Three years ago this weekend, I was waking up on the ground in a sleeping bag inside a little pink tent.
Three years ago this weekend, I walked a marathon on Saturday. 26.2 miles. Then I got up and walked another 13.1 miles on Sunday. For me. For mine. For others.
Through the streets of Washington, D.C. as a part of the Avon Walk for Breast Cancer.
At the beginning, it was just a bucket list check. But looking back on it now, three years ago this weekend…It was probably one of the most powerful and beautiful and … frustrating experiences of my life.
Like everyone who walks in this event, I committed to raising at least $1,800 for the cause. So many amazing friends and family donated to help me meet this goal. And I put everyone of their names on a pink ribbon the night before and attached them to my bag to carry along with me. I also added the names of some of the beautiful and inspiring people that I was walking for, that were no longer here.
I had no idea, then, what it would all mean to me, now.
There were so many women. Walking. Walking for themselves, with their chemo-ed smooth heads in their pink bandanas. Walking for their Moms. Walking for their sisters. Walking for their daughters and their friends.
Walking with a common goal. With a common purpose.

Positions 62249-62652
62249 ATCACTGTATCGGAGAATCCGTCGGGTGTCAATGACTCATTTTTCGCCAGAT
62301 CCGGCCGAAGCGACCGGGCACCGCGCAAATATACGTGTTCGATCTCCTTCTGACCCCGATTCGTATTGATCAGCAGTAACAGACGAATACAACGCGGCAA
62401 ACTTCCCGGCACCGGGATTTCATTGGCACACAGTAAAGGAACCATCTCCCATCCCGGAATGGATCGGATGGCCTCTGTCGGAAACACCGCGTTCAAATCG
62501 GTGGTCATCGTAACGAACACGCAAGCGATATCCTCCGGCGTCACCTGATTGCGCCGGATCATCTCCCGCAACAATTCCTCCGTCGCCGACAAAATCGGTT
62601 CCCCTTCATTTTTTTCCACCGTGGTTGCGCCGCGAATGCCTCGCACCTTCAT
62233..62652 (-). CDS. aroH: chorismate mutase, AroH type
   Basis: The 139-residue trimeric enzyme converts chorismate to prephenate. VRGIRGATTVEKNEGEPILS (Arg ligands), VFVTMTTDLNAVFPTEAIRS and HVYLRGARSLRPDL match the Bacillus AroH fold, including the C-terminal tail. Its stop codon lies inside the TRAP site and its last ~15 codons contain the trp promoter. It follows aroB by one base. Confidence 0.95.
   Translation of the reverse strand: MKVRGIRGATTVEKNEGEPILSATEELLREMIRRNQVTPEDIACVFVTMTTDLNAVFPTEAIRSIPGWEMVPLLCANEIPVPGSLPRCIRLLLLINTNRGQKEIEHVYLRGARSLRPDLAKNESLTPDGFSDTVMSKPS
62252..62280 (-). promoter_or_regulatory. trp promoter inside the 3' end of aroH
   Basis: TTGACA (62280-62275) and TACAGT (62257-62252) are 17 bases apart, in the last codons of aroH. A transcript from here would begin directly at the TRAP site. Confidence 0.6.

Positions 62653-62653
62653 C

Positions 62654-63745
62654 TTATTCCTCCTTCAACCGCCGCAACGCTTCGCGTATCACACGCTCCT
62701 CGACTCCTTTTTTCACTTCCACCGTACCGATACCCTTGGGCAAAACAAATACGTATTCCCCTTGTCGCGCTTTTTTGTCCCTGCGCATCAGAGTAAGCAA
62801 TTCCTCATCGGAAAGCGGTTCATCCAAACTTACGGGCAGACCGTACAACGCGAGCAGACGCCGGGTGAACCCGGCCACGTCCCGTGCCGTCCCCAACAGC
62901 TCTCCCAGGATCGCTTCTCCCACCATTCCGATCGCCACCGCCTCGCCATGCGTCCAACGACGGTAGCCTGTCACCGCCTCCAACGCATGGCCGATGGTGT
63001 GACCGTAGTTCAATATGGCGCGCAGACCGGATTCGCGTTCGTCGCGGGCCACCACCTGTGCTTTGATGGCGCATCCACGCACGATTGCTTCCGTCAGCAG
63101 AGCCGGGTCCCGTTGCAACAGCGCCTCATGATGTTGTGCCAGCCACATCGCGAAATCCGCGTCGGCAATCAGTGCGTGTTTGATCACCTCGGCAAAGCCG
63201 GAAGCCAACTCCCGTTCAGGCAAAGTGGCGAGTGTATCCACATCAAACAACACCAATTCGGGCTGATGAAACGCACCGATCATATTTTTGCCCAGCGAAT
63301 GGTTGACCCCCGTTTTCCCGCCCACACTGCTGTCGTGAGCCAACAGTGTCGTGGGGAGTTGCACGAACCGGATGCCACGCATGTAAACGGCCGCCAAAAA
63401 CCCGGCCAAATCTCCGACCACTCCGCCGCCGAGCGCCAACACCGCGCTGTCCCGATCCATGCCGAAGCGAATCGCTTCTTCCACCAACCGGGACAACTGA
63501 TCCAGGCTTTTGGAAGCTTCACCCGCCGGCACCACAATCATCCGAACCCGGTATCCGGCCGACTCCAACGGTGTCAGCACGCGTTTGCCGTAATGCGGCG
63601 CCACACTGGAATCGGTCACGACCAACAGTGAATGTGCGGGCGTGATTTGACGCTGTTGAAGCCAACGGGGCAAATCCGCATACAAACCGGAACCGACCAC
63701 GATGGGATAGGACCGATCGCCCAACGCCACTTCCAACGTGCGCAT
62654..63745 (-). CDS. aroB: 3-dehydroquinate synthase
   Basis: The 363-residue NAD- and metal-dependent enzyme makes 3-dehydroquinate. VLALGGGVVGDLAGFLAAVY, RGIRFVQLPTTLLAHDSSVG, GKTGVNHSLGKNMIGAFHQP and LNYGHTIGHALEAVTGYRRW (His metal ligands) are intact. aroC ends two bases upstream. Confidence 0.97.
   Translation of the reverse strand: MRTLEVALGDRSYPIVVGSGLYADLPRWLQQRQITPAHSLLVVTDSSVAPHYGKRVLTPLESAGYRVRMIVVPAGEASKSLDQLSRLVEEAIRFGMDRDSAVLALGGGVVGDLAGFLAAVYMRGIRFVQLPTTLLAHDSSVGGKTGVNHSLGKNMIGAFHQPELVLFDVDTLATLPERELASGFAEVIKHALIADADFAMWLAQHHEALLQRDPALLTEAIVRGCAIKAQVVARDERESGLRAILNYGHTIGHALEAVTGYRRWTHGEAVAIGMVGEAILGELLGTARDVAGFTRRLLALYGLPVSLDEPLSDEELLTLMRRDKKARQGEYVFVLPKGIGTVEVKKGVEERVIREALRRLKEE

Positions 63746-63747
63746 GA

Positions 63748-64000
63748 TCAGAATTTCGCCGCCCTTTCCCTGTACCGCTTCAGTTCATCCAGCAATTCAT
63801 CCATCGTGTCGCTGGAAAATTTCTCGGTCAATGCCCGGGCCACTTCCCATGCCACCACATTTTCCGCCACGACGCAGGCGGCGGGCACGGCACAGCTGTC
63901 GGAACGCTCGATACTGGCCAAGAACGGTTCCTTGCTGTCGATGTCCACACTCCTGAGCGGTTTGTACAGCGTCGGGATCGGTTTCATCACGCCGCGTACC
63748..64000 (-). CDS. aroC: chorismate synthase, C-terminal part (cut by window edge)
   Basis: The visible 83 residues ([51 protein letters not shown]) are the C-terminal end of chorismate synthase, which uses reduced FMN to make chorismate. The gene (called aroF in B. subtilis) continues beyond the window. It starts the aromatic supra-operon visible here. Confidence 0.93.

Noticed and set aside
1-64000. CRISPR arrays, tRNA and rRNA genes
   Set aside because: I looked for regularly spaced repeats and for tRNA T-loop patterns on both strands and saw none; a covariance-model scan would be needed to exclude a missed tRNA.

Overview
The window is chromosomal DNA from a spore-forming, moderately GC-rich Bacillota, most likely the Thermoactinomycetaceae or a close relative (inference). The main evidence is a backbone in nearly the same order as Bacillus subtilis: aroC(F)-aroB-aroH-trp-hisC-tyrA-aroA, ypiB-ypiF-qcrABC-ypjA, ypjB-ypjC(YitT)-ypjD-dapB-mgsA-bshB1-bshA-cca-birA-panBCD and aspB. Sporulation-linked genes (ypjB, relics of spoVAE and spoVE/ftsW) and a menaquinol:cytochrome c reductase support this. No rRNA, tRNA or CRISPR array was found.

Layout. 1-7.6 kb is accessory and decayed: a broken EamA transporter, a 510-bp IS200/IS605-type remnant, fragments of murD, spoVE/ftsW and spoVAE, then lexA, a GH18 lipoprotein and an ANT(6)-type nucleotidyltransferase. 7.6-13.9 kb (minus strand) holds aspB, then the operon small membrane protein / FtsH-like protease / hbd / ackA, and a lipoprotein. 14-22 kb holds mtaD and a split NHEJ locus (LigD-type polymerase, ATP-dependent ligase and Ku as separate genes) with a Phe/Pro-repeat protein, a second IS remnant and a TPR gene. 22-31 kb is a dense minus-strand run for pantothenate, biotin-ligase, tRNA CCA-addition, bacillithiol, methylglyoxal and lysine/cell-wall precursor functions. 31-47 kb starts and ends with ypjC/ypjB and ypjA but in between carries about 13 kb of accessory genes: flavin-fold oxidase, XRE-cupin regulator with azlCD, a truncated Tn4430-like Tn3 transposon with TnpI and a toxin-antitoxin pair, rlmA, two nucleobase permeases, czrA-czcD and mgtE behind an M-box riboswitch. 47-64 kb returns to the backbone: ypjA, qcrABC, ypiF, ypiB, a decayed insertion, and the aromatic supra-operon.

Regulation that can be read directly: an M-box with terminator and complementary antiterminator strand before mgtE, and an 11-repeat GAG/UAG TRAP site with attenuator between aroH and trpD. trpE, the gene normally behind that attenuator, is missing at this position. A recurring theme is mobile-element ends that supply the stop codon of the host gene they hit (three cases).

There were so many supporters. People on the streets who were cheering us on, watching the parade of pink people make their way through the streets. Holding signs. Signs that made us laugh and signs that made us teary.
And while we were all together, for me, at mile 18, it became a very personal, a very individual journey. I don’t know the significance of mile 18. It was the same on a training walk for me, too. It was the mile that made me emotional. It was the mile that made me mad. Mad that we had to be there. Mad that so many fight this and mad that so many are no longer here. Mad that we have to come out and walk and relay and raise money for research and for help. Mad that it happens at all.
But at the end of 26.2 on Saturday, I took a hot shower and walked my legs back to the tent and slept. And prayed. And thanked. And I got up the next morning and walked another 13.1 miles and popped a blister and put on some moleskin. And at the finish line, I vowed to make some changes and to look at things differently.
And I’m still working on it. Still making changes. Still trying to be present and thankful and mad. Still failing and getting up to try again the next day.
Three years ago this weekend. I’m Still walking (and running). For me. For mine. For others.
So. Get mad. Get past your Mile 18. Then get moving. Everyday.
Let’s all, Go. Do that.